My recent study on The United States’ Indo–Pacific Strategy and a Revisionist China: Partnering with Small and Middle Powers in the Pacific Islands Region provides an analysis of both US and Chinese influence in the PIR along with the important and growing role of regional friends and allies like Australia, New Zealand, Taiwan, Japan, India, and others. It argues that the PIR is just as crucial to maintaining a “free and open Indo-Pacific” (FOIP) as is the South China Sea, the Taiwan Strait, or the Indian Ocean. Any continuation of the Indo-Pacific Strategy must not neglect the PIR. The Biden administration must focus on denying the use of the PIR to “unfriendly powers” for military purposes, as well as denying the ability of external powers to interdict vital sea lines of communication from the continental United States to Asia.

Although it may seem counter-intuitive, Washington must—as part of its broader Indo–Pacific Strategy—embrace the increasing multipolarity of the region and look past the traditional division of labor between just Australia, New Zealand, and itself. The Biden administration must partner with like-minded nations of all sizes such as Australia, France, India, Japan, New Zealand, South Korea, and Taiwan  to reinforce broadly held international values conducive to a FOIP. To do this, the Biden administration should:

  • Go beyond its focus on the FAS and ensure its diplomatic engagement with the entire PIR is more consistent. An emphasis on the FAS, whilst warranted, has come at the detriment of Washington’s relationships in Melanesia and Polynesia. Raising the US delegation lead to the PIF to Secretary of State level or higher would demonstrate a positive step towards consistency.
  • Better acknowledge the strategic importance of the PIR. The 2019 Indo–Pacific Strategy Report did little to acknowledge the strategic importance of the PIR within its conceptualisation of a FOIP. Washington’s approaches thus far have given many in the PIR the impression that they are an “afterthought” or simply being “tacked onto the end” of the strategy.
  • Harness its key strengths: soft power and military relationships. The United States’ key strengths in the PIR are rooted in its strong historical, cultural, and linguistic connections to the region, as well as its military relationships. Washington can enhance these strengths through establishing:
  • Labor mobility schemes. Washington should consider expanding its existing arrangements with the FAS—which allows FAS citizens to work in the United States under special visa arrangements—to other PIR states. A similar model, called the Pacific Labor Mobility Scheme, has been employed successfully in Australia.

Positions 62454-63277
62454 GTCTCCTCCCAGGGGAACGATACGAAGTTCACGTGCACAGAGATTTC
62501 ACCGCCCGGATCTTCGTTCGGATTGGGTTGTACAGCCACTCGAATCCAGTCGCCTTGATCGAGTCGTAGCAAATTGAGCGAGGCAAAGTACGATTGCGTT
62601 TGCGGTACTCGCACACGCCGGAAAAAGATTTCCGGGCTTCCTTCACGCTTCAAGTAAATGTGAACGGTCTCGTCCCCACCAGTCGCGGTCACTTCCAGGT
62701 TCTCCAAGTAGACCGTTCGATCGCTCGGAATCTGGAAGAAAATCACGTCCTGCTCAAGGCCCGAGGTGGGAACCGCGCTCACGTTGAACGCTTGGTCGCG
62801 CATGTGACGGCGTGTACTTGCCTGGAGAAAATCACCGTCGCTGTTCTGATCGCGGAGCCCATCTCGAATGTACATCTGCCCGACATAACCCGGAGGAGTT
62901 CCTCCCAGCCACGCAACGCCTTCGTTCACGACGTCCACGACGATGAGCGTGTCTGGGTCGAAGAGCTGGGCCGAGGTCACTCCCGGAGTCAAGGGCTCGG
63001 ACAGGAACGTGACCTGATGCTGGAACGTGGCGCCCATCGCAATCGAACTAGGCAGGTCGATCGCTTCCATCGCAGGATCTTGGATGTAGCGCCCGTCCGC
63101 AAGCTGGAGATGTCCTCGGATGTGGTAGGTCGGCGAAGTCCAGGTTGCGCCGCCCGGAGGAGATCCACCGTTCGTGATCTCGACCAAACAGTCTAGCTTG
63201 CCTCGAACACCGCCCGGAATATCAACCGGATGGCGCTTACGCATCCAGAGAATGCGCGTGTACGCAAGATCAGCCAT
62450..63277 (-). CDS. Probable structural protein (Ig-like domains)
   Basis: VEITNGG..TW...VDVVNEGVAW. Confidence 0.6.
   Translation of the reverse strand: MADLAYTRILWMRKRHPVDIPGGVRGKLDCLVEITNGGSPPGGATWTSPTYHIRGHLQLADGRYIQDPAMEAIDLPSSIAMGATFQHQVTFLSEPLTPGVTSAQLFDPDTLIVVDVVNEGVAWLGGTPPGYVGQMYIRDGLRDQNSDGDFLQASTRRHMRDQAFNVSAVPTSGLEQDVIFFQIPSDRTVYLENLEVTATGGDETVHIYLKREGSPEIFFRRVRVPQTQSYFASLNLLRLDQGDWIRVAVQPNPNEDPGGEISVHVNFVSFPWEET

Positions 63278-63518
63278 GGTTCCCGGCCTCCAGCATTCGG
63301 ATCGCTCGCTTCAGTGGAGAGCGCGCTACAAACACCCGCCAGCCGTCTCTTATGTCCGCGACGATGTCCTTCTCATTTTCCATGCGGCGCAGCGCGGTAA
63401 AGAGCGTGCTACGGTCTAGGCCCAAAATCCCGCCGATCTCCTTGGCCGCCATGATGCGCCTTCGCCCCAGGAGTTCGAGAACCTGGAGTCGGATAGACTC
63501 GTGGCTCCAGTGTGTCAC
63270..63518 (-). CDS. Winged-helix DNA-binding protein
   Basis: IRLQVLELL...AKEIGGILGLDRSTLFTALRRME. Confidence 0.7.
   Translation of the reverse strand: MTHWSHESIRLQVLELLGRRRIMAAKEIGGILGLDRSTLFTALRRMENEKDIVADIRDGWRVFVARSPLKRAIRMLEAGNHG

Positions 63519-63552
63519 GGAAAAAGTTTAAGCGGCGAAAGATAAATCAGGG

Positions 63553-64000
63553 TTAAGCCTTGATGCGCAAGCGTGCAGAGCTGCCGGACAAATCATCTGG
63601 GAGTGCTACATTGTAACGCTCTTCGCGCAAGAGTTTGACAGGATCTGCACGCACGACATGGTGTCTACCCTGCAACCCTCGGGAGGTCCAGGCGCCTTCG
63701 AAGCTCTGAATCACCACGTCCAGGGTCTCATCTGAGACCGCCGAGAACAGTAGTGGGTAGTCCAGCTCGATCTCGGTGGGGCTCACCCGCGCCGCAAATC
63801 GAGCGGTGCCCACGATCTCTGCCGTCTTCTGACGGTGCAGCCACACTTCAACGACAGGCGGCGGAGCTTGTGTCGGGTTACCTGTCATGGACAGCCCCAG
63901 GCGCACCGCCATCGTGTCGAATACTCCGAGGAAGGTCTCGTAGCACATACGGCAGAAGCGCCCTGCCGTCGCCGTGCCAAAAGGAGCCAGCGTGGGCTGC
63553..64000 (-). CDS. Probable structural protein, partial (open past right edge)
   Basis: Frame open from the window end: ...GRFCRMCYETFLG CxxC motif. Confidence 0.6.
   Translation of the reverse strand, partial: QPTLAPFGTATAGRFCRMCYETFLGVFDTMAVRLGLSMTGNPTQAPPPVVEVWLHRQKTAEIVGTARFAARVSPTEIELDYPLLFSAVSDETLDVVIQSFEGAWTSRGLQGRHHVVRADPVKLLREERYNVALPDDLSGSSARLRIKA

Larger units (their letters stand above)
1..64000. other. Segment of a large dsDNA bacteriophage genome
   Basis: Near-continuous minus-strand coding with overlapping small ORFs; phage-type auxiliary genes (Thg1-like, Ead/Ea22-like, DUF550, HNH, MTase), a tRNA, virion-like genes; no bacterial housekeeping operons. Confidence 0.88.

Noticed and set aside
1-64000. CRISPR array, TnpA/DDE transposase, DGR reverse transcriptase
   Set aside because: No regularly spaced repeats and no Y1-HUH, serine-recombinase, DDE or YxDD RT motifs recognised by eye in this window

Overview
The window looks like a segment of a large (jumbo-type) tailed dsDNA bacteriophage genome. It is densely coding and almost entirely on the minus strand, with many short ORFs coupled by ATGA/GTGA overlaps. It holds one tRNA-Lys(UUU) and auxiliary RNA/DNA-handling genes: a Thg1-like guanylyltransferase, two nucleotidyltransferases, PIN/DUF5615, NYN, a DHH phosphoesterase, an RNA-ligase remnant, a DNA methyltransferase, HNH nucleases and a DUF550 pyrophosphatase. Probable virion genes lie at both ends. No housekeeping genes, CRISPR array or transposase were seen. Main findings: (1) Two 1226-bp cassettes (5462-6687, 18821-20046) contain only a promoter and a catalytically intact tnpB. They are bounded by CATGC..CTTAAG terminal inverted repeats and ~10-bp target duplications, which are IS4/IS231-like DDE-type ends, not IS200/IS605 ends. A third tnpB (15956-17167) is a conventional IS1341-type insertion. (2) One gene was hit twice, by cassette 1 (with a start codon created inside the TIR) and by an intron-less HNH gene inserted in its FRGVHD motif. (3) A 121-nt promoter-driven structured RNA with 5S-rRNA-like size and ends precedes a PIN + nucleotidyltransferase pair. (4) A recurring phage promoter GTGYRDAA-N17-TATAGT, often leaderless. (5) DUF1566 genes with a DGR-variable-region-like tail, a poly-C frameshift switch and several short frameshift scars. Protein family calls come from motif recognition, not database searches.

• Military training, education, and joint–exercises. The United States should expand the number of joint exercises and training opportunities for PIR militaries. Furthermore, Washington should seek to expand its joint exercises and training opportunities to PIR states with security forces, but no standing militaries, such as Vanuatu and the Solomon Islands.
  • Habitual military-to-island relationships. The United States should expand the US National Guard’s State Partnership Program in the PIR. With relationships already established between the Nevada National Guard and Tonga and Fiji, this should be expanded to include partnerships in Papua New Guinea (PNG), the Solomon Islands, and Vanuatu.
  • Expanding the US Defence Attaché network. The United States currently only has one USDAO for the entire PIR, located in Suva, Fiji. The number of USDAOs in the PIR should be expanded, with a particular focus on PNG and Tonga. An alternative option may be supporting PIR states with militaries to establish Defence Attachés in Washington.
  • Expanding VOA presence into the PIR. The lack of VOA broadcasting in the PIR presents an opportunity for Washington to double-down on its strengths in the information domain. This should be a joint venture with PIR countries to develop local language broadcasting on Pacific-focused issues.
  • Expand its diplomatic footprint. The United States’ six embassies in the PIR—three of which are within the FAS—give an unfortunate impression of the low level of strategic weight Washington places on the region. Washington must expand its diplomatic footprint, especially in Melanesia and Polynesia.
  • Focus heavily on targeted engagement with rising regional powers such as PNG and Fiji. PNG and Fiji have distinguished themselves as emerging activist regional powers in the PIR. Both nations have the highest GDP and populations, and field the region’s two largest militaries. Although PNG and Fiji have certainly explored more independent foreign policies and international activism in recent decades—making them somewhat harder to influence—this also makes them effective vectors of influence in the PIR.